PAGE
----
I.C.E.P.

INDEPENDENT COMMITTEE OF EMINENT PERSONS

November 19, 1996

FACT SHEET


       The Independent Committee of Eminent Persons (the "Committee" or "ICEP") was established by a Memorandum of Understanding ("MOU") of May 2, 1996, between the World Jewish Restitution Organization ("WJRO"), the World Jewish Congress ("WJC") (representing also the Jewish Agency and Allied Organizations), and the Swiss Bankers Association ("SBA").   The ICEP was mandated by the MOU to conduct an investigation to determine whether there are any dormant accounts, financial instruments, and other assets of the victims of Nazi persecution that were deposited before, during, and immediately after the Second World War in banks located in Switzerland.   The MOU provides that the ICEP will appoint an international auditing firm to implement this mandate and instruct the firm as to the scope of its duties.

       The persecution of minorities by the Nazis and others, prior to and during World War II, made it likely that many of the victims sought to move their assets to safety in neutral or Allied countries.   In view of neutral Switzerland's borders with the perpetrators of this persecution, Swiss banks and other Swiss financial intermediaries were recipients of at least some of the assets in search of safety.   The loss of life that accompanied the pre-war and wartime persecution has resulted in the concern that the victims were unable to claim these assets entrusted to others for safekeeping, and that they remain as dormant accounts in the institutions in which they were placed for safety.

       In 1962, the Swiss Government adopted a Federal decree, designed to identify and describe any unclaimed assets that belonged to the victims of Nazi persecution.   At that time, SFr. 9.5 million were reported to the Federal authorities, 75 percent of which were distributed to the rightful owners, and the remaining 25 percent to the Swiss Jewish Society and the Swiss Organization for Refugees.

       Nevertheless, concerns still remain that there are unclaimed assets that had been deposited with Swiss banks.   In response to these concerns, the SBA launched a survey of Swiss banks, and on January 2, 1996, the SBA announced the interim results of this statistical survey that identified a total of 775 accounts amounting to SFr. 38.7 million that had been opened by foreign customers before May 8, 1945, and that had been dormant at least since 1985.   Since the interim results of the SBA survey have been published, some banks have identified additional accounts and amounts of foreign customers, which the SBA estimates could increase the total amount of such dormant accounts by 10 percent.   Continuing concerns that an independent investigation be made of dormant accounts led to the formation of the ICEP.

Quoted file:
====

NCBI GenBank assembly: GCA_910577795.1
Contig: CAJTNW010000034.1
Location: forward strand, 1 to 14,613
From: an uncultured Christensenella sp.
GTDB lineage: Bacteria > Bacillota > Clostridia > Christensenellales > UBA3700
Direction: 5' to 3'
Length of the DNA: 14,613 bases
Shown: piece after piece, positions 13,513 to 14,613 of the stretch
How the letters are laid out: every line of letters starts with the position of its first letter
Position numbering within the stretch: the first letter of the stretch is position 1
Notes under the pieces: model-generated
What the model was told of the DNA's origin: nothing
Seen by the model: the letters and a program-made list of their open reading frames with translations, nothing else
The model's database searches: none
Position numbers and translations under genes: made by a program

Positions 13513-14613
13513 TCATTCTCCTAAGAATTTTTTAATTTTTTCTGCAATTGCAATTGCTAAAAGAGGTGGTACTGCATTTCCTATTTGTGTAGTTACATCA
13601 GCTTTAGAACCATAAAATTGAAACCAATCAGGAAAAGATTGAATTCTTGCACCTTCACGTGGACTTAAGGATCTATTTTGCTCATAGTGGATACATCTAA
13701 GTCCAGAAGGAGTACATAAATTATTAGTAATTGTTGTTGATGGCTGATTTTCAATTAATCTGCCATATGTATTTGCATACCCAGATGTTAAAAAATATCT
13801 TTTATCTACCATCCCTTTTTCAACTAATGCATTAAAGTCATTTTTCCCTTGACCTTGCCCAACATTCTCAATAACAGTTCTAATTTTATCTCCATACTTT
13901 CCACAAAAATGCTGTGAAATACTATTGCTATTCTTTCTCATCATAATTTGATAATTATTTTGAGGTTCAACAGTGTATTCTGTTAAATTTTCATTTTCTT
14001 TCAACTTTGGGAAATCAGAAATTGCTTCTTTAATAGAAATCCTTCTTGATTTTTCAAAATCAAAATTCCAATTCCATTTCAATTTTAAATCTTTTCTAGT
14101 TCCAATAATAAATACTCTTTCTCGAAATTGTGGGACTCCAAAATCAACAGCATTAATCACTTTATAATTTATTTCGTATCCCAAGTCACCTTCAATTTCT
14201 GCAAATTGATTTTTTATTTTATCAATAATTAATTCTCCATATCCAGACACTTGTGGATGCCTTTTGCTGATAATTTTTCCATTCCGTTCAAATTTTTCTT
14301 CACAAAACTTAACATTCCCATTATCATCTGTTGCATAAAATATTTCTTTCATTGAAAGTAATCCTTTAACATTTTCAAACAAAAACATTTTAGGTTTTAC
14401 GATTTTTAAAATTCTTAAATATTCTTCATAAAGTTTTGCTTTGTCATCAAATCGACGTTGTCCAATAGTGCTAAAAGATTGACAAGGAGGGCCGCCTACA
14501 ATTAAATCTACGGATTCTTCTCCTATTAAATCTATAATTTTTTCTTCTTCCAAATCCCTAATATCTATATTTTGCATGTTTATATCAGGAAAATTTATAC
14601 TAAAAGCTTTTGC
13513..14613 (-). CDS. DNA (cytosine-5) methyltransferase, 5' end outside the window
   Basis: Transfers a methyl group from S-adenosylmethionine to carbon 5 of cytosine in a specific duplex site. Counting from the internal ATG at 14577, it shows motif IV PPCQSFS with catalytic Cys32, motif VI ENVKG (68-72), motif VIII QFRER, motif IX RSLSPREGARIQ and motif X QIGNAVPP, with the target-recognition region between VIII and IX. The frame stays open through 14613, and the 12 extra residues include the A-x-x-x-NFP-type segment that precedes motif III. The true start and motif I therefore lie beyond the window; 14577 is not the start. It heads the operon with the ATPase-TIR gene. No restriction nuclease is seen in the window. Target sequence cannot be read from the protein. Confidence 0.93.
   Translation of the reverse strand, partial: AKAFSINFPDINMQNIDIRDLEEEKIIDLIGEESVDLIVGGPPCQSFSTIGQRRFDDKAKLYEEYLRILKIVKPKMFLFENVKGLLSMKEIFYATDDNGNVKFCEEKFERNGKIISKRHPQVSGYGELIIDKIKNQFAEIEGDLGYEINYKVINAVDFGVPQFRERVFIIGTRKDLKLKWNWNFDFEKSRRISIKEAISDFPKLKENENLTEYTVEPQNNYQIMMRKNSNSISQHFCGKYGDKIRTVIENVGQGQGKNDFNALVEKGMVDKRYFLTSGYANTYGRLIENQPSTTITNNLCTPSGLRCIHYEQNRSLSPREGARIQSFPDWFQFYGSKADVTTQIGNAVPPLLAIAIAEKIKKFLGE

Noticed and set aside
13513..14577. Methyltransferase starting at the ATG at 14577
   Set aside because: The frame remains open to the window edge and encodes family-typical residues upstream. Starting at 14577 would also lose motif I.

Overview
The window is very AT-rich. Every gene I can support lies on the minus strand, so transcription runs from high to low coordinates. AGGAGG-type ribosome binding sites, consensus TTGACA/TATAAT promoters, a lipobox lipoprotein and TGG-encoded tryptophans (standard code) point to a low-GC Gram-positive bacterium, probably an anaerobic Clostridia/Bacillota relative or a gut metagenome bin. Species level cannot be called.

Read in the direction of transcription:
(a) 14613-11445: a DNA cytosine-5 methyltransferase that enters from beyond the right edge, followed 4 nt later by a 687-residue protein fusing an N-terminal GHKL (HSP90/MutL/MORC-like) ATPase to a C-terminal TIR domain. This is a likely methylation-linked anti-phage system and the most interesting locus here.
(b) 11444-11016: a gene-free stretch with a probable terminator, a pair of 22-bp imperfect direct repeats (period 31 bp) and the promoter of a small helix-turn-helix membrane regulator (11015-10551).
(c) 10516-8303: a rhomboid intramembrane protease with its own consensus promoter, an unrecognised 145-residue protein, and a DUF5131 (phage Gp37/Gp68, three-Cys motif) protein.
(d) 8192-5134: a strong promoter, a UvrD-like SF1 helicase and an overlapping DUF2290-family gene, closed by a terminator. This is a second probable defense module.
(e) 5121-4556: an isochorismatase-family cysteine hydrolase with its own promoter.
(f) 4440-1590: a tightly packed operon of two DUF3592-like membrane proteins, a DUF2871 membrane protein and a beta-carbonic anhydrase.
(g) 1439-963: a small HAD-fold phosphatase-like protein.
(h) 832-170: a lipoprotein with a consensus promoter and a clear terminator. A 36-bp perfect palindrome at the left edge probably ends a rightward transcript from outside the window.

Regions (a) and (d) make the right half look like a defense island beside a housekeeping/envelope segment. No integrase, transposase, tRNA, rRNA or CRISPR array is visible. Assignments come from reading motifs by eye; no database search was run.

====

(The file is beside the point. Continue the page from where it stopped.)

The ICEP met on August 14, 1996, and, among other actions, authorized a subcommittee to interview international audit firms operating in Switzerland to ascertain their views on the means, methods, and personnel that would be employed to carry out the mandate of the ICEP as established by the MOU.   Six major international auditing firms including Arthur Andersen, Atag Ernst & Young, Deloitte & Touche Experta, KPMG Peat Marwick, Price Waterhouse, and STG-Coopers & Lybrand, responded to this invitation, and presentations were made by each of these firms to the subcommittee on September 12 and 13, 1996.   In addition, on November 4, 1996, in response to a request from the Committee, these six firms submitted formal proposals that confirmed their agreement to implement the mandate, described their program for implementing the mandate, including the personnel and other resources that will be employed, and furnished the ICEP with the amount of the charges for their services.

       In the light of the MOU, the presentations made to the subcommittee, and the proposals submitted by the six international accounting firms, the Committee drafted a mandate for the audit firms and provides the instructions to the selected audit firms as to their duties, functions, and procedures for the First Phase of the work of the ICEP which will consist of a program to prepare for audits, followed by pilot audits of five Swiss banks.   The firms selected to do the investigative audit are Arthur Andersen, KPMG Peat Marwick and Price Waterhouse.

       The assignment of the Committee is of historic importance.   The goal of the ICEP is to conduct a comprehensive, thorough and independent investigation that can satisfy the reasonable demands of public opinion that these matters be definitively settled.   In carrying out this task, the intention of the ICEP is to provide as clear answers as the presently existing record will now permit about assets entrusted by victims of Nazi persecution to the custody of banks in Switzerland through an intensive investigation based on unfettered access to relevant Swiss bank files and personnel.   In the same manner, the investigation will examine the methodology of the Swiss banks, the SBA and the office of the Ombudsman as regards the search for accounts and assets in question and to record its conclusions.   The Committee fully recognizes the great difficulty of the task ahead as it requires following an audit trail that is now dimmed by the passage of more than fifty years.   Because of the historic importance of the work assigned to the Committee and its difficulty, extraordinary efforts of forensic auditing and historical analysis will be required by the auditors, and usual audit practices, such as sampling to verify the accuracy of records, must be effectively supplemented by the more rigorous disciplines of forensic auditing.   The Committee expects the audit work to be completed by approximately June 1998.



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